The SEMA Show is not Iola or Hershey or Carlisle. It is not a place to find to find NOS parts or used parts that can be restored. So, would the restorer of a Model T Ford or a split-window Corvette find a trip to SEMA worth his or her time and money? The answer is yes.
The SEMA Show is billed as “the premier automotive specialty products trade event in the world.” It is not open to the general public. It is for professionals involved in the specialty automotive industry. The trade group’s ARMO branch — ARMO stands for Automotive Restorers Market Organization — is for those in the restoration business.
SEMA is a place to find companies that can 1) Properly restore an old part; 2) Supply the products and tools needed to properly restore an old part or 3) Sometimes supply you with an excact reproduction of an original old part.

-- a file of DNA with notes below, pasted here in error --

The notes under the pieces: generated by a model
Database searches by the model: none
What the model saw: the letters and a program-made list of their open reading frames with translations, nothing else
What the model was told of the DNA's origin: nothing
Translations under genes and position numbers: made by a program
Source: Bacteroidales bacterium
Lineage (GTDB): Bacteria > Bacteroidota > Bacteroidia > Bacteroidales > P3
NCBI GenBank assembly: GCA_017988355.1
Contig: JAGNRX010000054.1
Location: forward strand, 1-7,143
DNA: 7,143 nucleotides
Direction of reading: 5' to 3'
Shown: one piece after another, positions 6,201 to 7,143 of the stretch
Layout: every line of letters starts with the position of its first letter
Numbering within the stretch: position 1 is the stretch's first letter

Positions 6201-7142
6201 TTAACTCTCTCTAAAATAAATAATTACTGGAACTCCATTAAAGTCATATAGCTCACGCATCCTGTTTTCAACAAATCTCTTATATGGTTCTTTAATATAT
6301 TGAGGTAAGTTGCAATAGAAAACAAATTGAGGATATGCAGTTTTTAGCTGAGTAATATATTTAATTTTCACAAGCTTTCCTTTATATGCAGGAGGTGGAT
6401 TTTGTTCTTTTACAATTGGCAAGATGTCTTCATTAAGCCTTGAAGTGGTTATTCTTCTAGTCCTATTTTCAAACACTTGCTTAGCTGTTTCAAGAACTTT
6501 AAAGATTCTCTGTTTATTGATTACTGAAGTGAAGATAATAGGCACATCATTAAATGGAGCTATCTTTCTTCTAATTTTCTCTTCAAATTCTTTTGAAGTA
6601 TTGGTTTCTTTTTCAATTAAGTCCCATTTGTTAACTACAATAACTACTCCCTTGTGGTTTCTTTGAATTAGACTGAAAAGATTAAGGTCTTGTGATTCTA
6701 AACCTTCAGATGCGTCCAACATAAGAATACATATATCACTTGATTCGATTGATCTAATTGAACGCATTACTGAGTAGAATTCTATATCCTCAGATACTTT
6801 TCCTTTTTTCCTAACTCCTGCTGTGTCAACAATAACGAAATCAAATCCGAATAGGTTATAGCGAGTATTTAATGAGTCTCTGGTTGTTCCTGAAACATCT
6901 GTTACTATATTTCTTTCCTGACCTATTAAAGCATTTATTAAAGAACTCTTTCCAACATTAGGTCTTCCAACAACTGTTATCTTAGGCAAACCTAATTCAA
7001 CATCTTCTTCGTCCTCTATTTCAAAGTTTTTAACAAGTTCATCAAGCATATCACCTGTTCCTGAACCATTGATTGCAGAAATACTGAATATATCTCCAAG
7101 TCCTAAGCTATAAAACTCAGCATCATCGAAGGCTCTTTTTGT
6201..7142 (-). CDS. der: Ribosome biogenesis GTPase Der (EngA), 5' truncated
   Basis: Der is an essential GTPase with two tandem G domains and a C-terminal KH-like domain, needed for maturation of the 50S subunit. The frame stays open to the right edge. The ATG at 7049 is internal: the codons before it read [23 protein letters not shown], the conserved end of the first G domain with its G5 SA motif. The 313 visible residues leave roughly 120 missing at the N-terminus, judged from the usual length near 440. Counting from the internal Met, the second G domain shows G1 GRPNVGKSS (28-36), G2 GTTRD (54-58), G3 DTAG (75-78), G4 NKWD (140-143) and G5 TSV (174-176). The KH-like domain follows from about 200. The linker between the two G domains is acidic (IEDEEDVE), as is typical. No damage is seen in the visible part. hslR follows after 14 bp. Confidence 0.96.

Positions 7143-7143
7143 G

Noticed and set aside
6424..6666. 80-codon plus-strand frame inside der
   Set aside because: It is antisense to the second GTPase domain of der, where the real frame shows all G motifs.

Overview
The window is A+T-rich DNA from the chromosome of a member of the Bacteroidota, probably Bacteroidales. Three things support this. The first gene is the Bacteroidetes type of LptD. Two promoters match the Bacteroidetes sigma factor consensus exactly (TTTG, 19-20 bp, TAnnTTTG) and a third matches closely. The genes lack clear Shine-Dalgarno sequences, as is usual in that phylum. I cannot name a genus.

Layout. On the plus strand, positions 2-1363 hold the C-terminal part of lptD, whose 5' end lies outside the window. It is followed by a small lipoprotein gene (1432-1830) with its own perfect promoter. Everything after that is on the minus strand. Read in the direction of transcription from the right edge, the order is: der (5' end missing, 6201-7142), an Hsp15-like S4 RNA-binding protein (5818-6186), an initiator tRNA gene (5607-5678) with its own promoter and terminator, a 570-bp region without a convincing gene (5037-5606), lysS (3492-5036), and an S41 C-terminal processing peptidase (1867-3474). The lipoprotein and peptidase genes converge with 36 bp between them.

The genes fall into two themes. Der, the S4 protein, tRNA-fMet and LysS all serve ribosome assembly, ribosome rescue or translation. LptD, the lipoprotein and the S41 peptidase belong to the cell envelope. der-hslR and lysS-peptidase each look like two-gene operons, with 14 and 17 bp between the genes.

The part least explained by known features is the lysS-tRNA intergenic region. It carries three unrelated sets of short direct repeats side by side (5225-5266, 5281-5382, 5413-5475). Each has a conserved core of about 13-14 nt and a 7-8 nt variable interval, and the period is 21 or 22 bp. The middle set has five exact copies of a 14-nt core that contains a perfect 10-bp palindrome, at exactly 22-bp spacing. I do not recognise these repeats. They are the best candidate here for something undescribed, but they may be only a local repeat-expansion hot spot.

SEMA is said to “draw the industry’s brightest minds and hottest products to one place.” The Show fills the Las Vegas Convention Center. The related AAIW Show is held at the same time. SEMA attracts more than 100,000 visitors from more than 100 countries. The 2008 event drew over 50,000 domestic and international buyers to view two million square feet of exhibits.
The bottom line is that SEMA can help the old-car hobbyist who wants to restore a part or find a quality reproduction part. And if that hobbyist wants to manufacture and sell the part and start a hobby business, he or she may want to think about joining SEMA, using the group’s market research and setting up a booth at the next SEMA Show.
SEMA Show Exhibit Hours
Tuesday, November 3: 9 a.m. – 5 p.m.
Wednesday, November 4: 9 a.m. – 5 p.m.
Thursday, November 5: 9 a.m. – 5 p.m.
Friday, November 6: 9 a.m. – 4 p.m.